Last updated on hub: 11 May 2021

Vivaldi 2: coronavirus (COVID-19) new variant (B.1.1.7) in care homes study report

Department of Health and Social Care

The Vivaldi study, led by University College London, was set up in June 2020 to investigate SARS-CoV-2 transmission, infection outcomes and immunity in residents and staff in care homes in England. This report shows that he proportion of infections in care home staff and residents caused by the variant B.1.1.7 rose from 12% in the week beginning 23 November to 60% of positive cases just 2 weeks later, in the week beginning 7 December – with the B.1.1.7 variant spreading fastest in London during this period.

Last updated on hub: 11 May 2021

The state of end of life care: building back better after Covid-19

Institute for Public Policy Research

This report explores how to build back better end of life care after Covid-19. This should be based on delivering a managed shift to community-led end of life care. This would not be one size all – rather, it would be about a model led by the community, and through which people receive the specialist and non-specialist services that are right for them. The report identifies three disruptive trends in the 2020s: the pandemic’s aftershock – the ‘end of life care backlog’; more deaths in 2031 than in 2020 – total mortality will rise faster than the population grows over the coming decades; an ageing population means more complicated health needs. Key findings on resource allocation and healthcare utilisation, undertaken by Imperial College London, five areas where to focus efforts to accelerate managed delivery of high quality, community-led care in the decade to come: end of life care remains tied to hospitals; resilience on hospital care is higher in the North East, Yorkshire and the Humber, West Midlands and London; there is evidence of healthcare inequalities in healthcare and resource use; people do not feel confident in the whole workforce; and quality and access to care. The report makes a series of recommendations supporting a new framework for the shift to community-led end of life care in England, based on four elements: providing everyone; the right care; from the right person; at the right time.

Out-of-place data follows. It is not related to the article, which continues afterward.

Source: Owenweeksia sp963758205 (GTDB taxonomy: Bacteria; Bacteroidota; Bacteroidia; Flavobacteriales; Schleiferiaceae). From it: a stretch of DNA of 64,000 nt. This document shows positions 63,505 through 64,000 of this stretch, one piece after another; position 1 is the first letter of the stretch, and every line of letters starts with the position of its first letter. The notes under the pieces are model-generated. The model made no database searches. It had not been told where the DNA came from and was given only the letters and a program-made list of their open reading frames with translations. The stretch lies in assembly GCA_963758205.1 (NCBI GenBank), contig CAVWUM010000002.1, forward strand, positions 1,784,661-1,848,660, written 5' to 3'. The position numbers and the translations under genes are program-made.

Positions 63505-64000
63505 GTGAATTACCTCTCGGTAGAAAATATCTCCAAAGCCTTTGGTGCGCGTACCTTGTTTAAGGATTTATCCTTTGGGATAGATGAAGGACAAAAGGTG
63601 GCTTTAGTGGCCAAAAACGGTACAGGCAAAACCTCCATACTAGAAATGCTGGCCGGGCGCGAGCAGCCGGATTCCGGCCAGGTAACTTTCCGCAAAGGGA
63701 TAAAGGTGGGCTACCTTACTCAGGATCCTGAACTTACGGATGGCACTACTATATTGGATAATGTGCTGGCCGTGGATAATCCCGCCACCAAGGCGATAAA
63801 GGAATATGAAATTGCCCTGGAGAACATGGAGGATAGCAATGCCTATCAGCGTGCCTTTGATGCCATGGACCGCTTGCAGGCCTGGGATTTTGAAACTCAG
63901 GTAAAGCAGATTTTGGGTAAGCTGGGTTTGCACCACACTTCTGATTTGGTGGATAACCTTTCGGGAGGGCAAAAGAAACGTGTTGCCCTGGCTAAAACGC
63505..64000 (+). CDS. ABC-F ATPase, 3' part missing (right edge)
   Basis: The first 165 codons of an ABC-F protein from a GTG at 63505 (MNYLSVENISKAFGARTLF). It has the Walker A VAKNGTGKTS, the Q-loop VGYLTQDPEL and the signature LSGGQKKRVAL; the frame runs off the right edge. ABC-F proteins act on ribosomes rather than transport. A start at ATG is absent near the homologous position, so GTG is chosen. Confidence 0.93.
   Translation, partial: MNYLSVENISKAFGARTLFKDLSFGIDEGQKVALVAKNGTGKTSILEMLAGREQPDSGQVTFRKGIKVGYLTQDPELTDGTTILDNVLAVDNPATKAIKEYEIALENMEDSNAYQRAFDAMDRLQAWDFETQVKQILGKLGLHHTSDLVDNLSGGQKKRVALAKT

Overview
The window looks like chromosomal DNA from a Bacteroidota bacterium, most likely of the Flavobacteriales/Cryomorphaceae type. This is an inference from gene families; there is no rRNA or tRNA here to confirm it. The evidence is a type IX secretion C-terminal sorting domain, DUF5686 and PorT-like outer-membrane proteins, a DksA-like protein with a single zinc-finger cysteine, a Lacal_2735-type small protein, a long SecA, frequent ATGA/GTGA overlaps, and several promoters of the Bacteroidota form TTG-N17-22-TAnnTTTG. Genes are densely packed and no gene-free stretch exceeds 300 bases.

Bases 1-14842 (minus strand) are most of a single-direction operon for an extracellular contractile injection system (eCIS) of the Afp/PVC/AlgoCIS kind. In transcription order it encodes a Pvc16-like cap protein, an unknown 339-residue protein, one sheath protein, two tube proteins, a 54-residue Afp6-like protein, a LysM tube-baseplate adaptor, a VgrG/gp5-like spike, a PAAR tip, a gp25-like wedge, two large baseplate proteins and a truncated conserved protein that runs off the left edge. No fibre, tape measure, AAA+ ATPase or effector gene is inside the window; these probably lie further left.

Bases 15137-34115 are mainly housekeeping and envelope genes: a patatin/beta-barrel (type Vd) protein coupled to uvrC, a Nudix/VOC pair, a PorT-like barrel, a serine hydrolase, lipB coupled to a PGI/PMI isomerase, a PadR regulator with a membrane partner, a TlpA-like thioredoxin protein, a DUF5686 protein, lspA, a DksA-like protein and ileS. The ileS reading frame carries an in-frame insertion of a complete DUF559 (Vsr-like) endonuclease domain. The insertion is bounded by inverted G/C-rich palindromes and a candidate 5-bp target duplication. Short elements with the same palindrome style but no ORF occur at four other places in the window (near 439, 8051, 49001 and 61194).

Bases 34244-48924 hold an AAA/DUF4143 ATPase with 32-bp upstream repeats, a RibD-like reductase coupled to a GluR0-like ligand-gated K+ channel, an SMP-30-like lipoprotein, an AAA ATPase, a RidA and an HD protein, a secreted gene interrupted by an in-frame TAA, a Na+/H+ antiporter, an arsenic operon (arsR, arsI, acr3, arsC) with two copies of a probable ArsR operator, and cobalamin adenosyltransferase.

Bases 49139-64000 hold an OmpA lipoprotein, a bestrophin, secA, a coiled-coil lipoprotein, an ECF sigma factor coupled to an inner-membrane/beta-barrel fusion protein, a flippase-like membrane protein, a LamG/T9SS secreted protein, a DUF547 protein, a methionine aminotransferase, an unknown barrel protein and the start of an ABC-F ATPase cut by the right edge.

Last updated on hub: 11 May 2021

Coronavirus and depression in adults, Great Britain: January to March 2021